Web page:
The transition has begun

Today was probably our last day in the field for a little while, as we are starting to transition toward solidifying our questions and will be increasingly engaged in the challenging process of turning our observations and ideas into questions, hypotheses and experiments.

Before we handed things over to MC Kelsey, I passed out the sets of keys that we had available. So far, we only have 12 sets to distribute, so unfortunately, some students didn’t get keys today. Soon, we hope! But hopefully, there are now enough keys in the class that people can get in when they need to.

MC-K had the great idea of having our discussion first, before we go into the field. We opened things up with an emphasis on turning observations into questions and experiments.

  1. Annabelle described a study from the 70’s that looked at mobbing behavior in crows, in response to a fake owl, and a fake owl with a dead crow model, and piece of black cloth. It raised the question: what makes crows mob?
  2. Vincent professed his new love for mistletoe. We all appreciated his enthusiasm for galls and mistletoe. He suggested two questions:
    1. Does the presence of mistletoe reduce herbivory (by attracting birds)? We wondered if there are any studies showing that mistletoe increases the local density of birds, or even if it could set off a positive feedback of more birds > more mistletoe > more birds.
    2. Can mistletoe transmit signals of herbivory to other mistletoe or to the host? Apparently, other studies have shown induced resistance between parasitic vines and their host plants.
  3. Mia advocated a pragmatic approach in which some variable of interest was manipulated, and arthropod communities were the response variable (as in the 2017 light project). Possible key factors might be soil acidity, moisture, color, fertilization, animal waste, urban noise.
  4. Jess was interested in transient communities, like the sorts of communities that assemble to consume dead things.
  5. I mentioned that I’ve been wondering how the heavily invaded Putah Creek ecosystem is responding to the recent influx of dead Pacific chinook (king) salmon. The salmon are native, but the ecosystem has changed pretty profoundly.
  6. Mia and Annabelle were thinking about vibratory signals, and whether they might be signals of herbivory or predation. We talked about ways in which vibratory signals have been used for pest control.
  7. Elizabeth and I pitched a recent and half-baked idea about the potential adaptive value of monarch caterpillar stripes. We talked about ways to pull of these experiments, the implications of hot vs. cool climates.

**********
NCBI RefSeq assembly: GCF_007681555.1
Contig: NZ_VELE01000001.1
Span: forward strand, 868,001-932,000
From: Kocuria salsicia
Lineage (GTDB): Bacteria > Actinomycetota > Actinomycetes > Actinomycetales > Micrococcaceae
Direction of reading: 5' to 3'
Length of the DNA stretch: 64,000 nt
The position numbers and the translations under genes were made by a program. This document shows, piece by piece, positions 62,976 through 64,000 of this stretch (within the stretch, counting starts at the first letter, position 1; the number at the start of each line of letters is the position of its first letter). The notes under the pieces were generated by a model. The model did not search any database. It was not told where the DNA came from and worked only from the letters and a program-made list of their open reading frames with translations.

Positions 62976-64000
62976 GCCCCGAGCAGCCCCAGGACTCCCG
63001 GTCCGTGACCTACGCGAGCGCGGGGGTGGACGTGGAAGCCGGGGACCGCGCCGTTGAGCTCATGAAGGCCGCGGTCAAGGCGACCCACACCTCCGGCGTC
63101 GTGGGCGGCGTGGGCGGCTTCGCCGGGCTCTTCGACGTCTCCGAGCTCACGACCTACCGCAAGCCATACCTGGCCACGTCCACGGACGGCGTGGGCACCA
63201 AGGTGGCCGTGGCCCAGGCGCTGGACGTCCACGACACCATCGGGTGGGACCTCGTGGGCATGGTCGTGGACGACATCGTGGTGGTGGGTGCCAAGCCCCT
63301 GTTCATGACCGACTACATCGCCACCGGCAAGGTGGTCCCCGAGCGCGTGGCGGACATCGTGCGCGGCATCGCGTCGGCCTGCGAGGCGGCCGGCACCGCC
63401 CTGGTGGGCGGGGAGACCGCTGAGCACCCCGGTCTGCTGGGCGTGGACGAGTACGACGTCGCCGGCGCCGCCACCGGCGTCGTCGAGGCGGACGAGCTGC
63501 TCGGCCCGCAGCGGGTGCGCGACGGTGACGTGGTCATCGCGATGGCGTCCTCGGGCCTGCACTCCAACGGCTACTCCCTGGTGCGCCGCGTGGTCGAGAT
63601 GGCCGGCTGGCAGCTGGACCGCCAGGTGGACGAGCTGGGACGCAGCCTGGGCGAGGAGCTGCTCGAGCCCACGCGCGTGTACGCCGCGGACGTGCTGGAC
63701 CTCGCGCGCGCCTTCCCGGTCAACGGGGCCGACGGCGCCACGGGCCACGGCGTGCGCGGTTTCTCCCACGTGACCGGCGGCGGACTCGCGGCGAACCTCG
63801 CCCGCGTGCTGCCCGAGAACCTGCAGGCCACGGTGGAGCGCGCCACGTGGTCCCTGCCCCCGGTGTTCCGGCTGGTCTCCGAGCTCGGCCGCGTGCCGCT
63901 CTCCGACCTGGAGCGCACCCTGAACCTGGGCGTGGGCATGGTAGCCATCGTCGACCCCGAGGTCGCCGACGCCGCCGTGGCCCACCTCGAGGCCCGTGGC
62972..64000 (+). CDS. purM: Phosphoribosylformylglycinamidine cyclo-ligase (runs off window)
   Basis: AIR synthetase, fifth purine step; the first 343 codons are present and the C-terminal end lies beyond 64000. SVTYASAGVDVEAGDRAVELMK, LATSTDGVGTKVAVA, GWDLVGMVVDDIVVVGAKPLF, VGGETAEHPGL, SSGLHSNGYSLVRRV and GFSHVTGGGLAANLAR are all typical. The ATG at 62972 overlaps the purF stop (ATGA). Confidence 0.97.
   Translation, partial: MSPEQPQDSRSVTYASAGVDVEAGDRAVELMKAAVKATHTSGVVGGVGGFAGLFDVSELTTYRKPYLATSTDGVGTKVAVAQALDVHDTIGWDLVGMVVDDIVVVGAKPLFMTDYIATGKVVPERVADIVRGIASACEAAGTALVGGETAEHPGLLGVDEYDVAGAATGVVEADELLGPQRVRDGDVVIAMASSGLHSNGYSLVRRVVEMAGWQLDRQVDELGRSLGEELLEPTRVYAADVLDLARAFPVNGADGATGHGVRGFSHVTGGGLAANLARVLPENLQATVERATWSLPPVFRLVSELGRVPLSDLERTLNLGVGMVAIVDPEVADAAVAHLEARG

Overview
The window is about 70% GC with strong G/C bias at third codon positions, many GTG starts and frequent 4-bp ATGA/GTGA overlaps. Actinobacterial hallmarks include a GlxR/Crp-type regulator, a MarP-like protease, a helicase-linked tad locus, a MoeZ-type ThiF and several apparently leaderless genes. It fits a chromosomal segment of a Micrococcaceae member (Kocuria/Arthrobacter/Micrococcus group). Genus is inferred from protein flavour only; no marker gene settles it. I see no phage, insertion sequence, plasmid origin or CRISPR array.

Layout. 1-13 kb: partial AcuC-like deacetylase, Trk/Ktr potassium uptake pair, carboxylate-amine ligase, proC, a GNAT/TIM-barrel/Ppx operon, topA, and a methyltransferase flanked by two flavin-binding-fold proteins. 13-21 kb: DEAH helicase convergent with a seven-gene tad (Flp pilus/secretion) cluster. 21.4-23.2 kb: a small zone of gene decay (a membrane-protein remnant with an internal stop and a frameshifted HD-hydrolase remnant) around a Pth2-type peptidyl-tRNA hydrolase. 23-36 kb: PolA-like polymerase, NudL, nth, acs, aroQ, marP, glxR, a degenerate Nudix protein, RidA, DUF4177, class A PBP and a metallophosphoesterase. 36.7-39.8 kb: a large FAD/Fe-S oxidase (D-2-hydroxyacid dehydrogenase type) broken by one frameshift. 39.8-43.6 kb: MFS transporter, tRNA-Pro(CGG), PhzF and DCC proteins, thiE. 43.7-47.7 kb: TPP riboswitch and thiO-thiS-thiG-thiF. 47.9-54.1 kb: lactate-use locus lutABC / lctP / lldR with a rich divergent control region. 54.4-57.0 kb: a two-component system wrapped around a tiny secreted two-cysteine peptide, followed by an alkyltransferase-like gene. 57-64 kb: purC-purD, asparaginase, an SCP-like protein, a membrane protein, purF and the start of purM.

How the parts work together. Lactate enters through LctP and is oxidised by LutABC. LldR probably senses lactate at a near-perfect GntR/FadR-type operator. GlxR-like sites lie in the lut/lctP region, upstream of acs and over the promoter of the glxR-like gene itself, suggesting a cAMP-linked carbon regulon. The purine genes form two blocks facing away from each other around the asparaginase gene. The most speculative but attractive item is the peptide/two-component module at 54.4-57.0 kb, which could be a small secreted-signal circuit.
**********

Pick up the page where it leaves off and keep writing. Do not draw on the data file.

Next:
8. Marina observed that Batrachoseps salamanders are almost always found in groups, and wondered if they have friends. It would be interesting if they form persistent and specific relationships with other individuals.

Heading into the field

After our discussion, we headed into the field. We made three stops: 1) the Haagen Daz Bee Haven, 2) the “Black Widow” Barn, and 3) The EC Garden.

There were honey bees at the Bee Garden, and lots of native plants in flower. The pigs were loud, and there were lots of birds. The Black Widow Barn was looking pretty cleaned up, with lots less junk about, but plenty of logs to roll with mucho gusto. We found some tenebrionid beetles, a house centipede, and a black widow, among other things. The EC Garden was fascinating and full of surprises, from the giant agave to the large thistle (wild artichoke?) to the outdoor cats.

The agenda for next class

For next Tuesday, we will stay in the classroom. I think we will continue our transition toward developing more structured questions, hypotheses and experiments from our observations and ideas. It is great that we all have a common base of field time to build on, as we will probably spend more time in the coming week looking at the literature. In general, people wanted to continue doing library research free-form over the weekend, but I anticipate that we will likely start forming small groups around a few ideas in the coming week, and doing more structured research.

If this is to be our last hurrah of wildly creative brainstorming, here are a few random prods to get you to think more creatively about potential project ideas:

  1. Think of an idea inspired by the music you are listening to.
  2. Think of an experiment that could be done on foot.
  3. Think of a project that would use museum specimens.
  4. Think of a project that happens mostly underground.
  5. Think of an experiment that could be done on a single tree.
  6. Think of an experiment that could be completed in 3 days or less.
  7. Think of a study that would use an Arduino or Raspberry Pi device.
  8. Think of a study that happens mostly in the dark.

If these prods get you thinking in new directions, great – run with that. If not, no worries – just move on, nothing to see here.

In the next couple weeks, we will start honing in on a short list of possible projects, and we’ll be doing more detailed research and analysis of each of those. More on that later. For now, have a good weekend!

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